Government Gains from Central Bank Seigniorage in Transition Economies: A Comparative Study
AbstractThis article presents a comparative study of the creation and distribution of central bank seigniorage in selected countries of the Commonwealth of Independent States (CIS) (Georgia, Kyrgyzstan, Belarus) and selected Central European countries (Poland, Czech Republic) during the transition to a market economy. A comprehensive framework for measuring seigniorage revenues is presented, and estimates of its sources and uses are computed and analyzed. It is shown that the conventional concept of monetary seigniorage does not reflect government gains from money creation in transitional economies. The study also reveals sources of fiscal seigniorage during periods of macroeconomic stabilization accompanied by tight monetary policy. In particular, contrary to the common view, the analysis shows that typically revenues from money creation have not been extensively to finance government expenditures. Nevertheless, the flow of resources from central banks to state budgets in CIS countries remains significant, mainly due to small nongovernment debt portfolios and quasifiscal operations of central banks.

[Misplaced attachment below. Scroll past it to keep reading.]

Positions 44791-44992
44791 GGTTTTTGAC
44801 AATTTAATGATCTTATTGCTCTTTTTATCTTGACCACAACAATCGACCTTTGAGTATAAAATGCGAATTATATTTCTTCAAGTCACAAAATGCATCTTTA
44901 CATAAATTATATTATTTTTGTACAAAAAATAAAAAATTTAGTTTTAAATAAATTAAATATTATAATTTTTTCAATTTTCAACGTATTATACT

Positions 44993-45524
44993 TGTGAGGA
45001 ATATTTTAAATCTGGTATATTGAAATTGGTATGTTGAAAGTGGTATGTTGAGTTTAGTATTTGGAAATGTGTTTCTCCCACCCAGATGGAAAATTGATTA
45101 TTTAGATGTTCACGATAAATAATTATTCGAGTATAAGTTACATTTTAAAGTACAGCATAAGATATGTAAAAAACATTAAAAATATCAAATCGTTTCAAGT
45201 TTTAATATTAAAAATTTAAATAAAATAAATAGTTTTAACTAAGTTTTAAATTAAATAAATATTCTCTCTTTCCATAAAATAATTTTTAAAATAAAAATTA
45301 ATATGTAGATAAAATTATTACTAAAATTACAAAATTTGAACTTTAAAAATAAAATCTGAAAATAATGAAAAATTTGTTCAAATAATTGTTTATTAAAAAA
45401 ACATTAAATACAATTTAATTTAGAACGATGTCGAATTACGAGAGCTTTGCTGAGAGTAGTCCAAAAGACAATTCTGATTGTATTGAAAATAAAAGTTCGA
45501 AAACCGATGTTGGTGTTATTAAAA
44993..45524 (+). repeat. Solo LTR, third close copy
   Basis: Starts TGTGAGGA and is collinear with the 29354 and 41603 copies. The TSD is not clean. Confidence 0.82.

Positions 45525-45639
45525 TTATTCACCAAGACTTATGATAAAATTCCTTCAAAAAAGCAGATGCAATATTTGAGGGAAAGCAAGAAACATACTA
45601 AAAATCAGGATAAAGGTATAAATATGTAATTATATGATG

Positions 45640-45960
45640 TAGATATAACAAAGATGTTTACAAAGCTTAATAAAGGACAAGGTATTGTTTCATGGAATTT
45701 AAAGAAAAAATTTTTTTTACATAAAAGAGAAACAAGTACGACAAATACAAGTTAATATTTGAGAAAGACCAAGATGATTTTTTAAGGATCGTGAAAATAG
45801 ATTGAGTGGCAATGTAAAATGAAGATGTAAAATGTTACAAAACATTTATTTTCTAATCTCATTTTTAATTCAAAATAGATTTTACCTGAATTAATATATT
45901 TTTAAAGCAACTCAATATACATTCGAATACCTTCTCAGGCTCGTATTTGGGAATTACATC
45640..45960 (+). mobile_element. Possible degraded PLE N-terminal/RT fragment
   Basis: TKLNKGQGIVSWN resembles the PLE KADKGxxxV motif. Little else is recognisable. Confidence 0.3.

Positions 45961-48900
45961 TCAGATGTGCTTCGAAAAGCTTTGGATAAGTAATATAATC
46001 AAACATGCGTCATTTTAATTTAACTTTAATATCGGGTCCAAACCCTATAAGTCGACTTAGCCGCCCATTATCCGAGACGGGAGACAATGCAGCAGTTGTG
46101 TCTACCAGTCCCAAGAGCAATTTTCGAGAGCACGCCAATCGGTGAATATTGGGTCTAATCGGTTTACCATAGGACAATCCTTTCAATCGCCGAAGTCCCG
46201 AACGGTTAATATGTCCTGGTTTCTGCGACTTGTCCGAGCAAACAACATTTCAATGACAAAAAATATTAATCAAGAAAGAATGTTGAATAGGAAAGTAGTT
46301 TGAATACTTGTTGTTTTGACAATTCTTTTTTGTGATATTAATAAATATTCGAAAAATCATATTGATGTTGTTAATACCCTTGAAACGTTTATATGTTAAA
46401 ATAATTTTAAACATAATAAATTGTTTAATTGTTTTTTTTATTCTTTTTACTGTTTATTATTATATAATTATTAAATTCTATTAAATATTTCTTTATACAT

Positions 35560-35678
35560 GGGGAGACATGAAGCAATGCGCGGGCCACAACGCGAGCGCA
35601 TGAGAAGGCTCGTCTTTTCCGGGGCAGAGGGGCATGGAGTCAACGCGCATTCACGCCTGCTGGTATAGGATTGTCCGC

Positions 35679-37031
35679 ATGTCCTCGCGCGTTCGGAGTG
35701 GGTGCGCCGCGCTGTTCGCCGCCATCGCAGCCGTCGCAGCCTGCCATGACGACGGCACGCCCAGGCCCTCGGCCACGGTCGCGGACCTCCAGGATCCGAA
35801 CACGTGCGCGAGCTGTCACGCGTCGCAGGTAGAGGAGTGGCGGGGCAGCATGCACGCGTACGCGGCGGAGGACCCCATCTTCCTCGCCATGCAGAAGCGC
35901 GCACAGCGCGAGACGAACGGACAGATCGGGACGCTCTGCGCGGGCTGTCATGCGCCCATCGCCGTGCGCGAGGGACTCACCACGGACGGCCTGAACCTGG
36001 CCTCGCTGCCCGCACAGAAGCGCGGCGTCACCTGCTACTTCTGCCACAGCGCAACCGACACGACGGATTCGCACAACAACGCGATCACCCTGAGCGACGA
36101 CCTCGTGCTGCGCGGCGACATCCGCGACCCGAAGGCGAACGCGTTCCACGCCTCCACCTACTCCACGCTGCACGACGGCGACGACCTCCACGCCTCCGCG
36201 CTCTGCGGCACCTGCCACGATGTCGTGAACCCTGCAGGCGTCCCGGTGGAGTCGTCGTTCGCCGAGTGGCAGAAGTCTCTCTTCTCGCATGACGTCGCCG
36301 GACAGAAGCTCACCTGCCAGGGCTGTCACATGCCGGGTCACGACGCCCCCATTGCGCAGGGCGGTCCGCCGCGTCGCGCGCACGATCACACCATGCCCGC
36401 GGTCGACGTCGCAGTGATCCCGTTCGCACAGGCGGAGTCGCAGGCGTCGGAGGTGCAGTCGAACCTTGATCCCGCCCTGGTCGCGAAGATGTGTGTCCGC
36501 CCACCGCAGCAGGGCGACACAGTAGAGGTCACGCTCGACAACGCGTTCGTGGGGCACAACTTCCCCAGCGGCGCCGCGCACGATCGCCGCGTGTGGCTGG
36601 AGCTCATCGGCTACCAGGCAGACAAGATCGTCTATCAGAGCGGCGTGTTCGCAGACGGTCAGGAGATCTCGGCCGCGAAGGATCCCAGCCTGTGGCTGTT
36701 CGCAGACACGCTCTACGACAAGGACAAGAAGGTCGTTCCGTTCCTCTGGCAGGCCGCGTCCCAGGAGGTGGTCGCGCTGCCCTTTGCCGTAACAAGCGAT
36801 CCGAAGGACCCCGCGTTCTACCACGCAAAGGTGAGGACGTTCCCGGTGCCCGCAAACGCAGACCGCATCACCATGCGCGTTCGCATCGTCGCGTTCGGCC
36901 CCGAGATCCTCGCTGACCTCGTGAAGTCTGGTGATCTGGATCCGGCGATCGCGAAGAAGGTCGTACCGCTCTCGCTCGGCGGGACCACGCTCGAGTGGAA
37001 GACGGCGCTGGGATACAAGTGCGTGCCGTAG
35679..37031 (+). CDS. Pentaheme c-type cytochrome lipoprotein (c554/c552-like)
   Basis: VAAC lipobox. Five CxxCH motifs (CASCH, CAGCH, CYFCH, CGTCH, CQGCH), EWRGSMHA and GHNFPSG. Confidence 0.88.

Download InfoIf you experience problems downloading a file, check if you have the proper application to view it first. In case of further problems read the IDEAS help page. Note that these files are not on the IDEAS site. Please be patient as the files may be large.
Bibliographic InfoArticle provided by M.E. Sharpe, Inc. in its journal Problems of Economic Transition.
Volume (Year): 49 (2006)
Issue (Month): 3 (July)
Contact details of provider:
Web page: http://mesharpe.metapress.com/link.asp?target=journal&id=106047
You can help add them by filling out this form.
reading list or among the top items on IDEAS.Access and download statisticsgeneral information about how to correct material in RePEc.
For technical questions regarding this item, or to correct its authors, title, abstract, bibliographic or download information, contact: (Chris Nguyen).
If references are entirely missing, you can add them using this form.